entertainment

'LM5' review: Little Mix step it up a level on fifth studio album

Seven years in, Little Mix are refusing rest on their laurels.

2018-11-15

Words: Joe Passmore

Two years after the release of the mammoth success of Glory Days, the world’s biggest girl group’s fifth record arrives in the form of the conveniently titled LM5.

With smash hit after smash hit, our December issue cover stars Little Mix are known for their triumphant singles discography, but something they’ve never quite managed, is to be taken seriously as an albums act.

Sounding “more mature” is a common buzz-phrase for pop artists on the promotional circuit for a new album, but LM5 does make genuine effort to step away from the always infectious but often Disney-fied pop that we have come to expect from them.

Though the lyrics on some tracks are still a little on the nose, the overall sound is more cohesive, polished and confident than their past two records in particular; which were a slightly confusing mish-mash of tropical, doo-wop and sugary pop tracks. With a slight lift production wise, LM5 is more in line with their sophomore album, Salute, which was largely influenced by pop R&B.  

After the short acapella ‘National Manthem’, we go straight into the lead single ‘Woman Like Me’, which, although has proved to be one of their most divisive lead singles to date, is a good representation of the change of sound for the rest of the album.

While there isn’t anything quite as bubblegum pop as ‘Shout Out To My Ex’ or 'Black Magic', LM5 offers ‘Joan of Arc’, ‘American Boy’, ‘Wasabi’, and ‘Motivate’ as fun and uptempo rhythmic bangers as well as ‘Love a Girl Right’, which you’re sure to enjoy... If you’re a fan of Sisqó's ‘Thong Song’.

Recently-announced second single ‘Strip’, continues on the female empowerment narrative that runs through Little Mix’s discography. But it isn’t as saccharine as say, ‘Change Your Life’, and is instead a bold, confident and unapologetic celebration of body confidence and self worth.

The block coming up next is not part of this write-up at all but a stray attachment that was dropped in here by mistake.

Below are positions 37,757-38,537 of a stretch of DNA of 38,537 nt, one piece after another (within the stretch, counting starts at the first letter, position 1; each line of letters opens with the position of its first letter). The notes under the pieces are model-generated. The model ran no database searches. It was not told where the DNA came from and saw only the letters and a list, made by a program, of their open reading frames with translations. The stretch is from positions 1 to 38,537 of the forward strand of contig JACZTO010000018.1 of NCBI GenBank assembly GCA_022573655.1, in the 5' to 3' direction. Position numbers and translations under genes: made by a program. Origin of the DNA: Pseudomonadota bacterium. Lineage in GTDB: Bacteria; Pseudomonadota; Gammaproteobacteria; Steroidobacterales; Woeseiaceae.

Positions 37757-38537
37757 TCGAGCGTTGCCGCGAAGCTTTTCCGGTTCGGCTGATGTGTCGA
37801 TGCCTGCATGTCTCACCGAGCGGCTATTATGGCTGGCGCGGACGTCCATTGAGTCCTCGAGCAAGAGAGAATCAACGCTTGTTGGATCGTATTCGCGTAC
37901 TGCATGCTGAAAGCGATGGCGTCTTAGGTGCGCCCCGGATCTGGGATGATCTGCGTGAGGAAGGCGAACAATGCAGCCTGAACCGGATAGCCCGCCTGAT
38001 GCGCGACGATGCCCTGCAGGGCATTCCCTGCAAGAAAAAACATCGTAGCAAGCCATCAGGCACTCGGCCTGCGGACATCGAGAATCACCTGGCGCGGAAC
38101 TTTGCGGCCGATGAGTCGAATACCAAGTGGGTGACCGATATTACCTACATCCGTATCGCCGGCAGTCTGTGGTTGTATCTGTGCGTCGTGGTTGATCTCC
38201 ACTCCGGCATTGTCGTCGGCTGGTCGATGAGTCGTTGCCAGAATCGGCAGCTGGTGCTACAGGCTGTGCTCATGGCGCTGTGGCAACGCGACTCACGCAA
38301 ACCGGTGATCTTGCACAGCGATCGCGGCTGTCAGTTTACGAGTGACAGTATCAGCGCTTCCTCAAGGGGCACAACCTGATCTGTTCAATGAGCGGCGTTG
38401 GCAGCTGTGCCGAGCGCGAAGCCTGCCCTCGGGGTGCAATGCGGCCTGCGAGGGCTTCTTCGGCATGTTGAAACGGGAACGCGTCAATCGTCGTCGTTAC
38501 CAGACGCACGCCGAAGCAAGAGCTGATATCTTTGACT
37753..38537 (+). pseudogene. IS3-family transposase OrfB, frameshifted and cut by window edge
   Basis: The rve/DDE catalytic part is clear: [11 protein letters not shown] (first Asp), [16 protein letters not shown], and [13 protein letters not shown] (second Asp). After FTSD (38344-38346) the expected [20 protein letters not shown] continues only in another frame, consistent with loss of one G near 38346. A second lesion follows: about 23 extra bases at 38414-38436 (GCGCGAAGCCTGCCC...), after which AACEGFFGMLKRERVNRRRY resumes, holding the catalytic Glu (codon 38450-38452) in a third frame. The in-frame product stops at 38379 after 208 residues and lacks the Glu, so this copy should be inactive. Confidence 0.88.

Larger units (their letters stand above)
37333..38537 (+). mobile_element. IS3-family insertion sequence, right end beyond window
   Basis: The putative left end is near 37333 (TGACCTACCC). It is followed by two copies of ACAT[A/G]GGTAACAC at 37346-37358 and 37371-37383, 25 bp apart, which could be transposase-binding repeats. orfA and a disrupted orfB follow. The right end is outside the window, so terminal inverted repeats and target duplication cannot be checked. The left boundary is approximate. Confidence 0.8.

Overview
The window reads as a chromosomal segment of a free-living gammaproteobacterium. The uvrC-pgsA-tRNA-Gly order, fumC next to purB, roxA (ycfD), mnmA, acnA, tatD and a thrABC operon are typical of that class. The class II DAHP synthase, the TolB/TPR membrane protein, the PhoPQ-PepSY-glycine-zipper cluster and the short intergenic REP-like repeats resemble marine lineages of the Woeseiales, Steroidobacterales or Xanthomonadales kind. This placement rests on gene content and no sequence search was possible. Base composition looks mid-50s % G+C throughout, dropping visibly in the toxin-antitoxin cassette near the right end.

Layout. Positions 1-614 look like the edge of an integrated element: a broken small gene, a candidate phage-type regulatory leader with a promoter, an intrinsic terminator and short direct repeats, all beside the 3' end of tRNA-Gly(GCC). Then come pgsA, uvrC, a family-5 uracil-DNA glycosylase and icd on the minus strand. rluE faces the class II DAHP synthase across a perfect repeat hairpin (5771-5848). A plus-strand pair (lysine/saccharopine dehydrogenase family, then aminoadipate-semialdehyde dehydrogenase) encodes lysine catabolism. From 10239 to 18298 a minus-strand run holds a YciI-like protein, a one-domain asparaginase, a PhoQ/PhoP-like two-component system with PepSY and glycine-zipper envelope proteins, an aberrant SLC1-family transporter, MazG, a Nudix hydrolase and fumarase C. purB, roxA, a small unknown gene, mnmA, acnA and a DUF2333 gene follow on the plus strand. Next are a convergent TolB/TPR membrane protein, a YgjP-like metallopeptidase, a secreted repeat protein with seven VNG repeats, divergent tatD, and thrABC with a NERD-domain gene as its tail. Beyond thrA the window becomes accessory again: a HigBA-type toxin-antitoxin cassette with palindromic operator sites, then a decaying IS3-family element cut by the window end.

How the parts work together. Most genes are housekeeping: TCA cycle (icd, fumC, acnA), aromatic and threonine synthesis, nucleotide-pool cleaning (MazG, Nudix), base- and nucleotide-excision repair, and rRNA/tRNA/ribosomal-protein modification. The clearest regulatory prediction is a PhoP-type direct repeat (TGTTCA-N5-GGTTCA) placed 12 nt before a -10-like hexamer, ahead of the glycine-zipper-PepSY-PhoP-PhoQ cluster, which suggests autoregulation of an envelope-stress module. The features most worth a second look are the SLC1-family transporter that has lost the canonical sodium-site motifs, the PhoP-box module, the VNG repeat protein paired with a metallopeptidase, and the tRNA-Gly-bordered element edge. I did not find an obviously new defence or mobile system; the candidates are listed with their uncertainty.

Structure-wise, it’s possibly their riskiest single choice to date, with its first 30 seconds being almost entirely acapella and constant changes in tempo throughout its 3 minutes and 19 second runtime.

‘Think About Us’ stands out for not trying be as adventurous as the rest of LM5, but it's slight Latin vibe is on trend and it sounds like an easily consumable radio single, so it’s clear why it made the final cut.

Doing a good girl group ballad is not an easy task, but the girls excel on ‘Monster in Me’, which is surprisingly dark lyrically, as it seems to highlight the complications of a destructive relationship, as Perrie sings ‘Touch Me, why don’t we kill each other slowly’.

There’s a greater emphasis on vocals here compared to Glory Days, as the girls give us plenty of the harmonies that made us fall in love with them seven years ago - and Leigh-Anne shines more than ever.

Overall, LM5 a step up for Little Mix. It may not be the big bubbly pop album some fans want, but Jesy, Leigh Anne Perrie and Jade are really beginning to explore their sound and show us the music they want to make.

Highlights: 'Motivate', 'Monster In Me', 'Wasabi', 'American Boy'

Rating: 4/5

LM5 is out on Friday November 16.

Read the full interview with Little Mix in the December issue of Attitude, out now.

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